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WHAT IS ELASMODIVER?

Not just Shark Pictures: Elasmodiver contains photos of sharks, skates, rays, and chimaera's from around the world. Elasmodiver began as a simple web based shark field guide to help divers find the best places to encounter the different species of sharks and rays that live in shallow water but it has slowly evolved into a much larger project containing information on all aspects of shark diving and shark photography.

There are now more than 10,000 shark pictures  and sections on shark evolution, biology, and conservation. There is a large library of reviewed shark books, a constantly updated shark taxonomy page, a monster list of shark links, and deeper in the site there are numerous articles and stories about shark encounters. Elasmodiver is now so difficult to check for updates, that new information and pictures are listed on an Elasmodiver Updates Page that can be accessed here:

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Shark picture - green sawfish

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SHOVELNOSE GUITARFISH

View all available Shovelnose Guitarfish Pictures in the Shark Pictures Database

Common Names: Shovelnose Guitarfish, Californian Guitarfish, Shovelnose Ray.

Latin Name: Rhinobatos productus

Family: Rhinobatidae

Identification: Body disc longer than width. Snout pointed with slight concavity before rounded tip. Body tapers into broad tail topped by two dorsal fins of equal size. Thorns (enlarged denticles) around eyes and extending in a single row along centre line of back and tail. Well developed caudal fin roughly triangular with indistinct lower lobe. Dorsum color olive to sandy brown with vague darker blotches. Ventrum pale.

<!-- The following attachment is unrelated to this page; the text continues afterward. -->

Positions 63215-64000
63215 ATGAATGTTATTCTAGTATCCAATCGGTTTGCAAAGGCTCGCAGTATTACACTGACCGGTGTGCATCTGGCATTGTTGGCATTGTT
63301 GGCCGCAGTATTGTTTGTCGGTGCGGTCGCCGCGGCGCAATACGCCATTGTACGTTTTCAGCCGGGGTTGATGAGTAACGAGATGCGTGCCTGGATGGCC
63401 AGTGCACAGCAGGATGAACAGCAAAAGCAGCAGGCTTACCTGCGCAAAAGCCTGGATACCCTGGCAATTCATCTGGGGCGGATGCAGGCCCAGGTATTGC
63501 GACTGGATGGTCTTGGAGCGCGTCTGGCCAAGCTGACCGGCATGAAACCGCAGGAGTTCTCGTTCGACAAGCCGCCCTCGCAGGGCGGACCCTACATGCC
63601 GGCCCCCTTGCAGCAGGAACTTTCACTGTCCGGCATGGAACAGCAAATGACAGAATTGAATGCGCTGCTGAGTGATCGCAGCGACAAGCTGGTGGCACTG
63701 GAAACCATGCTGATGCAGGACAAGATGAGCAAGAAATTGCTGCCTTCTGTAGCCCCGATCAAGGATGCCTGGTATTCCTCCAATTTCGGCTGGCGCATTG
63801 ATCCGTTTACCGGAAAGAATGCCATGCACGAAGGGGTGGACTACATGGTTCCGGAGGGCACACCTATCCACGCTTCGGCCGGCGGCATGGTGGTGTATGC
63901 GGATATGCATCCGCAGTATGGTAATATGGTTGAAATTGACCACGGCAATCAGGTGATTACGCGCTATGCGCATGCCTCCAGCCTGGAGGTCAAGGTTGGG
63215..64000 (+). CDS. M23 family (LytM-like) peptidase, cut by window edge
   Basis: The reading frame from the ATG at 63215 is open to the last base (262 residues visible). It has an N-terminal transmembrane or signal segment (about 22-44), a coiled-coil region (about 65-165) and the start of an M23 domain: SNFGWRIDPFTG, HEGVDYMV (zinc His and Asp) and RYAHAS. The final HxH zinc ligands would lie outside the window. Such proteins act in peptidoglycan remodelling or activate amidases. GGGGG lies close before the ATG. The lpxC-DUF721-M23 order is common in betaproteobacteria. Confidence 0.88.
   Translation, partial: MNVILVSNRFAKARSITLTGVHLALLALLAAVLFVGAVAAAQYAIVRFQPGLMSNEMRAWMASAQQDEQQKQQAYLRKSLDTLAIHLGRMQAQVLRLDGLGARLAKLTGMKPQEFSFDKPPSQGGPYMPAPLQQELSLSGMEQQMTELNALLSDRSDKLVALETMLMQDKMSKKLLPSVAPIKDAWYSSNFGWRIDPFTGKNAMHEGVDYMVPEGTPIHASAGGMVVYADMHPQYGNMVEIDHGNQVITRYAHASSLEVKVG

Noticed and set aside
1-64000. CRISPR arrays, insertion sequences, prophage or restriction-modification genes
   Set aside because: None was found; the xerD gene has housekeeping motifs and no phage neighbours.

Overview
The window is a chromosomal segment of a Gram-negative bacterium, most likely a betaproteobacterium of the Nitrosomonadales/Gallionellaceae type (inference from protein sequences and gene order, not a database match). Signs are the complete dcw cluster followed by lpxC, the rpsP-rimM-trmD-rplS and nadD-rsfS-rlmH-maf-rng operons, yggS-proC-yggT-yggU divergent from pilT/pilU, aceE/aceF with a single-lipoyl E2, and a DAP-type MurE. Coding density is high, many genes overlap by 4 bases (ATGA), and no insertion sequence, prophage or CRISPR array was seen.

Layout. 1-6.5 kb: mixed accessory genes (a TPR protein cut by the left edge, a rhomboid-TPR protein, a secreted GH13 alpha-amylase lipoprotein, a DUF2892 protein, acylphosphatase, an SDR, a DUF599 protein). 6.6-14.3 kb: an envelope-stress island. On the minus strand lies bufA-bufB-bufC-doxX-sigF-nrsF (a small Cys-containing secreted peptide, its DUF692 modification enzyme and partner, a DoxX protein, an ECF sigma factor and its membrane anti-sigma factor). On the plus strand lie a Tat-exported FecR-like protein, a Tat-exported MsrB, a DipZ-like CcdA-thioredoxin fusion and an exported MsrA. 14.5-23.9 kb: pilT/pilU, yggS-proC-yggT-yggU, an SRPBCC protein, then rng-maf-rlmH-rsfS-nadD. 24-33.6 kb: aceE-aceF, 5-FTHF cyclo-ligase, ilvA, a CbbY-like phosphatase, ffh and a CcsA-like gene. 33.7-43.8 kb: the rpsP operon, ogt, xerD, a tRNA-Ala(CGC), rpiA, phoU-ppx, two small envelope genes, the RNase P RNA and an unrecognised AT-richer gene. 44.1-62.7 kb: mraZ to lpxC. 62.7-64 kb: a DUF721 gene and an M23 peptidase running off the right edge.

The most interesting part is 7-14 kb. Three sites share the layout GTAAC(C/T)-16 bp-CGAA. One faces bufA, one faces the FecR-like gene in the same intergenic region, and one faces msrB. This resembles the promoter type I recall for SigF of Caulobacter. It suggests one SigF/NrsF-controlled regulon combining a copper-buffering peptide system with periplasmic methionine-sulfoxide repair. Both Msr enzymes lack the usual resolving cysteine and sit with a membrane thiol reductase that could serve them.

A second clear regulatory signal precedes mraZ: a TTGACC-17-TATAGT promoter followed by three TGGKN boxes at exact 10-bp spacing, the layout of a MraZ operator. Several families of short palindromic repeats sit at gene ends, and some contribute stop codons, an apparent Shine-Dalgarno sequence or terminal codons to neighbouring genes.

Size: Maximum length 170cm. 15-23cm at birth

Habitat: Intertidal Inshore waters and estuaries to 13m but recorded at 91m. On sand or mud bottoms. Occasionally in sea grass beds.

Abundance and distribution: Eastern Pacific from central California (San Fransisco) to the Sea of Cortez. May be locally abundant forming large aggregations.

Behavior: Lays partially buried in sand when not foraging for food. Hunts for benthic invertebrates including poychaete worms, clams, amphipods, crabs and shrimp. Adults also consume some bony fishes. Swims by using powerful caudal fin.

Reproduction: Guitarfishes are ovoviviparous (yolk sac viviparity). Female Shovelnose Guitarfish give birth in shallow sandy bays in late spring/summer. El Nino years tend to induce earlier reproductive cycles. Gestation lasts about 12 months after which up to 28 young may be born.

Observations:

Photographs: La Jolla Shores, San Diego, California.

Similar species: The Speckled Guitarfish (Rhinobatos glaucostigma) from southern Baja and further south can be identified by a scattering of small light sots over its back. The Banded Guitarfish (Zapteryx exasperata) which ranges from southern California south, has a more rounded anterior margin and darker and more distinct blotches across its snout and much of its body.

Reaction to divers: Generally skittish and difficult to approach. Although these guitarfish usually move away when approached there is one record of a diver being bitten by a guitarfish that was disturbed while chasing a female at La Jolla Cove.

Diving logistics: Shovelnose Guitarfish move in and out of bays in southern California during the summer and fall. A promising but non guaranteed spot to snorkel with them is off the beach at the Marine Room at La Jolla. In late summer they can be so thick that as you approach them their mass exodus brings the visibility down to almost zero. 

Other diving locations submitted by readers:

Further reading:

Sharks, Rays, and Chimaeras of California. David A. Ebert

Reef Sharks and Rays of the World. Scott W. Michael. Sea Challengers.

Sharks and Rays - Elasmobranch Guide of the World. Ralf M. Hennemann. IKAN.

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